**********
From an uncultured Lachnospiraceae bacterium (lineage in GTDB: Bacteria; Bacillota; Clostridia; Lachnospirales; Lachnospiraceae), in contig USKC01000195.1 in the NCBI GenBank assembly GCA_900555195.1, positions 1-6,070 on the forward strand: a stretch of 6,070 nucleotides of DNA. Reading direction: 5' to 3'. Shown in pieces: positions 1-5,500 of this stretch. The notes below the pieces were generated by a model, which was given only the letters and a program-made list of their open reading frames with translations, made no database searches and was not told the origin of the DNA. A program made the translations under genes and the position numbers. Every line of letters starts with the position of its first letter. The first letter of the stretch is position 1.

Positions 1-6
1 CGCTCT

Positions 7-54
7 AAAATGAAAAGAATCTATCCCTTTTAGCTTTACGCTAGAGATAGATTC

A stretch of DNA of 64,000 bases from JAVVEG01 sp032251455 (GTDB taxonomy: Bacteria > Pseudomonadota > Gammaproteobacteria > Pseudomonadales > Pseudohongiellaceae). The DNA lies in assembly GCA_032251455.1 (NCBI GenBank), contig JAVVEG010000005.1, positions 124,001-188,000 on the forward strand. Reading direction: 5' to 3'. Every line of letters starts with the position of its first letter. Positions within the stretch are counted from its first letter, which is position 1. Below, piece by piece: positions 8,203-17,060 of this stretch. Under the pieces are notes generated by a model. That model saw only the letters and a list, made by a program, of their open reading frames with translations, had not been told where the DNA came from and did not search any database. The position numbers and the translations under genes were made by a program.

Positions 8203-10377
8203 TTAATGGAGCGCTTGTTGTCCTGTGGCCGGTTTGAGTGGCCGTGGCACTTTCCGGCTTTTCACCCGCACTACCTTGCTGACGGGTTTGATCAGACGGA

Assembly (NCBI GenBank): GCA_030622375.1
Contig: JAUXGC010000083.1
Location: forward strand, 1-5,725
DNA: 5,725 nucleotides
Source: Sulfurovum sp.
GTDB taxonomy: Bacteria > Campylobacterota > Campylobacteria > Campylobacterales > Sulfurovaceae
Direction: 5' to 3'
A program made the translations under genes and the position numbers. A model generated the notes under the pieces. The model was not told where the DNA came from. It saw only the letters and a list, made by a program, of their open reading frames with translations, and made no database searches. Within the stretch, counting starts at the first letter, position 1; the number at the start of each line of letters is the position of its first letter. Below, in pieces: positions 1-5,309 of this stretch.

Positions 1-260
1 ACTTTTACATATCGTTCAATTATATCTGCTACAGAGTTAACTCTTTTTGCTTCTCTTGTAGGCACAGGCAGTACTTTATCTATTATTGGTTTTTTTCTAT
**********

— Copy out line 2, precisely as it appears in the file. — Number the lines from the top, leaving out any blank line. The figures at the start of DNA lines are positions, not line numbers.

Positions 1-6